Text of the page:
Leggo My Ego-Sphere! Sloterdijk, Redacted

Some notes on Peter Sloerdijk Translated from the German by Daniela Fabricus “Cell Block, Egospheres, Self-Container” in Log, Summer/Fall 2007. Seems to me like the best thing from his peculiar project, and the article isn’t online, as far as I know, so if it’s useful to someone, here are my notes:

Epigraph: “The hour is coming, indeed it has come, when you will be scattered, every man to his own…” John, 16:32

“Those who study the history of modern architecture in relation to the forms of life found in a mediatized society will immediately realize that the two most successful architectural innovations of the 20th century—the apartment and the sports stadium—are directly related to the two most prevalent sociopsychological tendencies of this epoch: the setting free of solitary individuals with the help of individualized home and media technologies, and the aggregation of the masses, unified in their excitement, with the help of staged events held in ‘fascinogenic’ mass structures.”

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“The modern apartment… is the material realization of a tendency toward cell-formation.”

“As to the meaning of these individualistic aspirations, we will content ourselves for the moment with an observation that Gabriel Tarde already made in the 1880s: ‘Today’s civilized person is really aspiring to the possibility of dispensing with human support'”(89).

Counterpart to the Soviet communal apartment: the Western equivalent  arranges itself for the liberated individual to devote himself “to the cultivation of his relationship to himself” (90)

We will define the apartment as an atomic or elementary ‘egospheric’ form—as a cellular world-bubble, the massive repetition of which generate individualistic foams.”

There is no moral judgment tied to this conclusion; it contains no concessions to current catholic and neoconservative criticism that, in its discussion of the contemporary trend toward ‘singles culture,’ offers little more than a stereotypically Augustinian scolding of egoism and indifference” (90).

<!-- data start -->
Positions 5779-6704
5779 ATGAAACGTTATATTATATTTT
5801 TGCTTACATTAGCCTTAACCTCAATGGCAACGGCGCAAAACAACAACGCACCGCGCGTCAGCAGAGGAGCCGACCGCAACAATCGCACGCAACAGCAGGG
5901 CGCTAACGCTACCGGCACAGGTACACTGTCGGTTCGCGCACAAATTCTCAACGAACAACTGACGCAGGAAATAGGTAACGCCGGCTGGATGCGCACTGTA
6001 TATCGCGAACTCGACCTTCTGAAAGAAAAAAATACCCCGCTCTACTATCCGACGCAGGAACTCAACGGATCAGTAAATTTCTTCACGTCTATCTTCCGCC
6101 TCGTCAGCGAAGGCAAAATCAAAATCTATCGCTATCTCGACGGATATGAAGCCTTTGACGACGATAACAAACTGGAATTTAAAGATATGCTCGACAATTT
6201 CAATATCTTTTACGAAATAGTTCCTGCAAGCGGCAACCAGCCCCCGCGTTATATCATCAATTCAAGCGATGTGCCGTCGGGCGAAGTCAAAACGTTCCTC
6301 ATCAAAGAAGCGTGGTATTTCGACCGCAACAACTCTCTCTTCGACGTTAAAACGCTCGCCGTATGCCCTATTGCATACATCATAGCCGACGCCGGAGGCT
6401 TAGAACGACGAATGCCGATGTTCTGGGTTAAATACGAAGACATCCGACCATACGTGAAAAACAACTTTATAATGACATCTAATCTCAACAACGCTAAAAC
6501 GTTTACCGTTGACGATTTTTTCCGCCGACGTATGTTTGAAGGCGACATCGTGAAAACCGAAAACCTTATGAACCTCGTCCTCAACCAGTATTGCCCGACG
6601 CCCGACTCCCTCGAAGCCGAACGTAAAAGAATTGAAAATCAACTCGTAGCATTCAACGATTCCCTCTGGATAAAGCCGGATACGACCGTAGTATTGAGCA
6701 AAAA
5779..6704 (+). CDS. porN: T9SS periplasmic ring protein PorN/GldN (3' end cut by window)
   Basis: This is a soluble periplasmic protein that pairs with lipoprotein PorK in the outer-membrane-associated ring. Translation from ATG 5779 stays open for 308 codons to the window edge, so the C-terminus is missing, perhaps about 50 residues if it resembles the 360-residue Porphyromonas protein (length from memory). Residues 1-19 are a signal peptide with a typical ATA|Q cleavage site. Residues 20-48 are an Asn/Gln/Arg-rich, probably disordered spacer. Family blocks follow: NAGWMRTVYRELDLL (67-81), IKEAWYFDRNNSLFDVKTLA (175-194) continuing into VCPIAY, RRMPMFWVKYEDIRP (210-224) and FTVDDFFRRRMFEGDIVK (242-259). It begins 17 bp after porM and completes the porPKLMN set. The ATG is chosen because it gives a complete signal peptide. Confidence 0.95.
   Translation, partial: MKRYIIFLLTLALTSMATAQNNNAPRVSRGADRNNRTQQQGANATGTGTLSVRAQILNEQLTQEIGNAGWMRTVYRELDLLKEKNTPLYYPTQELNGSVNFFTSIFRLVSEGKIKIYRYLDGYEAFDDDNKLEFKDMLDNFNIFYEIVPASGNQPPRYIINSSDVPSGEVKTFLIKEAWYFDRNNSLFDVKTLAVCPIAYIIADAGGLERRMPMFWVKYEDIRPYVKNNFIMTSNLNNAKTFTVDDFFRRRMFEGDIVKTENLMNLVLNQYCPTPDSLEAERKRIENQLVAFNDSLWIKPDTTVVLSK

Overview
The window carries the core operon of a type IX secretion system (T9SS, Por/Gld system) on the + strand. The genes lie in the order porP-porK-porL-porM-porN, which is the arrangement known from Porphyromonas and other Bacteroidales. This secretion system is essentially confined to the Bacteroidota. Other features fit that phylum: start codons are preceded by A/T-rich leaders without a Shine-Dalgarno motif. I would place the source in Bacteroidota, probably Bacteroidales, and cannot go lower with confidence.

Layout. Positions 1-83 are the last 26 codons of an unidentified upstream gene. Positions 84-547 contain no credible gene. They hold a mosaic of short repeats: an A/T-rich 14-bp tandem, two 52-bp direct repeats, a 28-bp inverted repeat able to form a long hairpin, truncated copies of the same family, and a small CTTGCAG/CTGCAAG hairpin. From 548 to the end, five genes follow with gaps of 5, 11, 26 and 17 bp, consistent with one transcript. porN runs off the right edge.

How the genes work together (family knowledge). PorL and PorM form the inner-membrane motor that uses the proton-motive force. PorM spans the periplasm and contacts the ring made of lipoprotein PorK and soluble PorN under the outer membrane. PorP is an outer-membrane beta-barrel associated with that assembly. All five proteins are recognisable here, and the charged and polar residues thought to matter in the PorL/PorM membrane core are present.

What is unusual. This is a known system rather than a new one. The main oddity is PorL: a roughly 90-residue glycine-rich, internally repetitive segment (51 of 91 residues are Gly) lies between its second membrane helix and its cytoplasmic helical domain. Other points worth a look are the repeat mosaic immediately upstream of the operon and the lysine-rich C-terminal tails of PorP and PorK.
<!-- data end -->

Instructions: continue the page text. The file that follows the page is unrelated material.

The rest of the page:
To get closer to understanding the phenomenon of the apartment, one must take note of its close alliance with the principle of seriality…

Serialism—represents the transfer point between elementarism and social utopianism

“In serialism—which regulates the relationship between part and whole through precise standardization, so that decentralized fabrication and centralized installation become possible—lies the key to the relationship between cell and cellular compound” (90)

Apartments are Heideggerian: “Existence in a one-room apartment is nothing other than the being-in-the-world of one single case” (91)

When British physician Robert Hooke introduced, in his 1665 work Micrographia, the biological concept of the cell to describe the dense arrangement of discrete cavities in a piece of cork (discovered under a microscope), he was inspired by the analogy of rows of monks’ cells in a monastery” (92)

“With the push of modern architecture toward the idea of the reduced living unit as an ideal type, the concept of the cell returns to its starting point after its productive exile in microbiology—but this time, loaded with the surplus value of its analytical precision and constructive flexibility.”